Probably, Under the banner of Heaven is a book about the origin of Mormonism.
Well I know it is considered a classic, but I never ever heard it being regarded as a cult classic in the 6 years of me being a Star Wars geek
Neither. The Church of Jesus Christ of Latter-day Saints is no more a cult than any other religion. It is not typically regarded as 'mainstream', but there is nothing about the conduct of the Church or it's members that is cause to say it is a cult or 'sick'.
By definition, all religions are cults. (a cult is defined as "a system of worship or devotion to a specific object or person") However, people commonly think of a 'cult' as a small group of people living outside of normal society, typically living a communal lifestyle inside a compound and cautious of outsiders. The Church of Jesus Christ of Latter-day Saints (the "Mormon" church) is a Restorationist Christian religion. They are not a 'cult' according to the popular definition. There are over 14 million Mormons worldwide - certainly not a small group. Mormons do not live on compounds or in communal societies - they live in regular neighborhoods and participate in regular society. They hold typical jobs, wear typical clothes, live in typical homes, and generally blend in with the culture where they live. Mormons are very vocal about sharing their faith, welcome everyone to their worship services, and have tens of thousands of proselyting missionaries traveling door to door around the world attempting to share their beliefs - they are not secretive about their faith or practices. Mormons are no more cult-like than Catholics, Presbyterians, Methodists, or any other Christian religion. You are welcome to learn more about Mormons and decide for yourself if they are a cult at the "Related Links" below.
The technical definition of a cult is "A system of religious veneration and devotion directed toward a particular figure or object." By this definition, nearly every religion is a cult. The common definition of a cult, however, refers to a small group typically regarded as having strange beliefs who live secretly on compounds away from normal society. Mormonism is not a cult by the common definition. The Church of Jesus Christ of Latter-day Saints (the 'Mormon' church) has over 14 million members worldwide. They live in regular neighborhoods, have regular jobs, attend regular schools, wear regular clothes, and participate in regular society. They are active in their local governments and communities, embrace modern technology, and freely share their beliefs with all who will listen. They are Restorationist Christians who have accepted Jesus Christ as their Savior. Check out the "Related Links" to learn more about Mormons, who they are, and what they believe, as well as see other Mormons answers to this question.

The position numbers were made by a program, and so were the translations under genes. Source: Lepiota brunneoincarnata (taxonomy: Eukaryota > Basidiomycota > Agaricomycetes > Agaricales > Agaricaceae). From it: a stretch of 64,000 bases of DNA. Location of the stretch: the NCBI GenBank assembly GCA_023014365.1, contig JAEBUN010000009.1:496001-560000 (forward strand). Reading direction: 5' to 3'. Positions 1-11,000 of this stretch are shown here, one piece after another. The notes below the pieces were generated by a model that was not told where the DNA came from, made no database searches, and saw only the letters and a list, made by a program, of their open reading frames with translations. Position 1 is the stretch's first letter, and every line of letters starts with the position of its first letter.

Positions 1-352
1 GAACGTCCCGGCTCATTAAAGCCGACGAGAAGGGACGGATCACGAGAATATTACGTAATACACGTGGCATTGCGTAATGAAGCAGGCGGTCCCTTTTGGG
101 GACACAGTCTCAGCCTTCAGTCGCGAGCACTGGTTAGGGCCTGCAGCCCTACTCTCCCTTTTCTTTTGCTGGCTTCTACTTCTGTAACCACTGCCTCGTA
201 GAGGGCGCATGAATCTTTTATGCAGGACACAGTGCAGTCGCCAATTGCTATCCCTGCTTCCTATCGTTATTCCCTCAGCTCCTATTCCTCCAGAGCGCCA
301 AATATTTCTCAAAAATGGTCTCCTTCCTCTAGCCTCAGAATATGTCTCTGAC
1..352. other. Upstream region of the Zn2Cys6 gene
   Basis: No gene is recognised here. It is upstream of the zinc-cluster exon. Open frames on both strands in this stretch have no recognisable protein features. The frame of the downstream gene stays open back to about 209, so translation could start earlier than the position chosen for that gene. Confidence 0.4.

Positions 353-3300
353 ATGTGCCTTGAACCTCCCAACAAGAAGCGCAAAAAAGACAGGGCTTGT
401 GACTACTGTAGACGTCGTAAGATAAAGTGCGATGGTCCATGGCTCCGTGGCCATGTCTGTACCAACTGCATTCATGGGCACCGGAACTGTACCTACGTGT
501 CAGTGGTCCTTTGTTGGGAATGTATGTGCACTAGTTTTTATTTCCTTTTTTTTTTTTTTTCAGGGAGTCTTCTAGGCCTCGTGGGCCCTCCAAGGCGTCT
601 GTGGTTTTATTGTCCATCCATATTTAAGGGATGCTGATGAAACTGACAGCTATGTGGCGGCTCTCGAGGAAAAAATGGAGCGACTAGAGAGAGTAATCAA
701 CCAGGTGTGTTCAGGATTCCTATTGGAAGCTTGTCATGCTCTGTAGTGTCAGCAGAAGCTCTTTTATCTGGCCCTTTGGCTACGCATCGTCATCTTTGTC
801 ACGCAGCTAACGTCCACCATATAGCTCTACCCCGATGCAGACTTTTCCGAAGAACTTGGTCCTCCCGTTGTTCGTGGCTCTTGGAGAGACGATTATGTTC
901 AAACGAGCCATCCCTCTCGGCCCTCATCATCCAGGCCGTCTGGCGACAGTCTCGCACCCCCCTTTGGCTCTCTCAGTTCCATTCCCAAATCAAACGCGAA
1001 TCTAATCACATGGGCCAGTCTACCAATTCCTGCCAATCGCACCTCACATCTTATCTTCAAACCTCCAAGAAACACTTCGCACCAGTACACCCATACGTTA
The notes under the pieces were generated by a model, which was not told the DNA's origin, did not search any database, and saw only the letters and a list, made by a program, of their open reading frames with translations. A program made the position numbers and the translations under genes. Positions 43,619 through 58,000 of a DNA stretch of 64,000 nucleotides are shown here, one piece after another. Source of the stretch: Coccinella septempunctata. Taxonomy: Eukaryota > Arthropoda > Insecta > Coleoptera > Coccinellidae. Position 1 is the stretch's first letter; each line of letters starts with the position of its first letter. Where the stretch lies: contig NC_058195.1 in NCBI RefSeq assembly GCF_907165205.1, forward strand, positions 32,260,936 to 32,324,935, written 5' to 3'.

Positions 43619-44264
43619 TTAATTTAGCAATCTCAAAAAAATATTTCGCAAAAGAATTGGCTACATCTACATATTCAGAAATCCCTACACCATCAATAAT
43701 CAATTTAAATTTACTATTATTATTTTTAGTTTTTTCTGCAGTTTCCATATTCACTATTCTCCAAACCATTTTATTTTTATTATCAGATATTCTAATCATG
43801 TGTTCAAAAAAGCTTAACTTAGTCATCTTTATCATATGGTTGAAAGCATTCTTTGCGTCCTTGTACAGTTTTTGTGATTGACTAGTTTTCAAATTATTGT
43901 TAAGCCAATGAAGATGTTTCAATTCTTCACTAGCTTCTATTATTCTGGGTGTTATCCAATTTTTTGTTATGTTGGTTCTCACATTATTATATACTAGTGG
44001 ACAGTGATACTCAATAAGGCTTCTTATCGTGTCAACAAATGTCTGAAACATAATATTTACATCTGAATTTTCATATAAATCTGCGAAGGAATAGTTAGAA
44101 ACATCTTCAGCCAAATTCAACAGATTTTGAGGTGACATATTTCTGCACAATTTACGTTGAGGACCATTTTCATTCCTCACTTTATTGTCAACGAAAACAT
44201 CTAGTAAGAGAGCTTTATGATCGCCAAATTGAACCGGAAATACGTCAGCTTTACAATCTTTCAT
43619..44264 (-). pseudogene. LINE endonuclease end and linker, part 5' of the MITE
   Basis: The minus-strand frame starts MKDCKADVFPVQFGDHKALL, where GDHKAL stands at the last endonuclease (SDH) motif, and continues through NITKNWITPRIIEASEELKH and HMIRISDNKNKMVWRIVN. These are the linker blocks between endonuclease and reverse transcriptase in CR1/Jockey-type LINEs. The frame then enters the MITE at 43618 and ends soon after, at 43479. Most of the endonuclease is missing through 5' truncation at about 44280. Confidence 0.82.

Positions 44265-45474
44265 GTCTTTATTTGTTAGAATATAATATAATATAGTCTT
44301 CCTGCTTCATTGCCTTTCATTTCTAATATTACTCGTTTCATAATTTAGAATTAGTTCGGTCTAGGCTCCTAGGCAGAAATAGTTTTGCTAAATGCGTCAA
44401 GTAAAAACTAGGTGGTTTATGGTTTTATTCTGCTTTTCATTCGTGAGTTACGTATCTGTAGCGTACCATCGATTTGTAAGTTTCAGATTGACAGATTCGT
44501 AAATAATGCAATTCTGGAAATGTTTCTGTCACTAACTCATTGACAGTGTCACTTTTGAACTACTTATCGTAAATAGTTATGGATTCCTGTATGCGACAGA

The Church of the Later Day Saints (LDS or Mormons) has no surprising church-based beliefs about medical science, and in fact Brigham Young University (BYU) Medical School is very highly regarded.
Joseph Smith? Joseph Smith, Jr. is considered a prophet by members of the Church of Jesus Christ of Latter-day Saints (the "Mormon" church). He is regarded just as Moses, Abraham, Isaiah, and other Biblical prophets are. Mormons believe that Jesus Christ restored the truth and authority of the original New Testament Christian Church to Joseph Smith.
Billy Graham in the past stated several times that Mormonism was a cult, however, he has recently changed his mind and has gone through great lengths to change any references to Mormonism being a cult in his books or websites. He now states that Mormonism is a Christian religion.
where did the Mormons what?
The technical definition of a cult is "A system of religious veneration and devotion directed toward a particular figure or object." By this definition, any religion that worships anything or anyone is a cult. (including all Christians, Muslims, Jews, Buddhists, and Hindus) The popular definition of a cult is a small group of people living on a compound or outside of normal society with a charismatic leader, usually having strange practices. Mormons do not fit this definition. Mormons live in regular homes and neighborhoods and participate in mainstream society. They have jobs, use modern technology, and wear the same clothing as everyone else. While they may be small in relation to the world population, there are over 14 million of them worldwide. Their worship services are open to the public and they work hard to spread their message. There are some splinter groups that left the Mormon church which many consider to be a cult. The most well-known is the FLDS church, which usually lives in closed compounds, wears 1800's style clothing, and practices polygamy. Check out the "Related Links" to learn more about Mormons and see other Mormons respond to this question.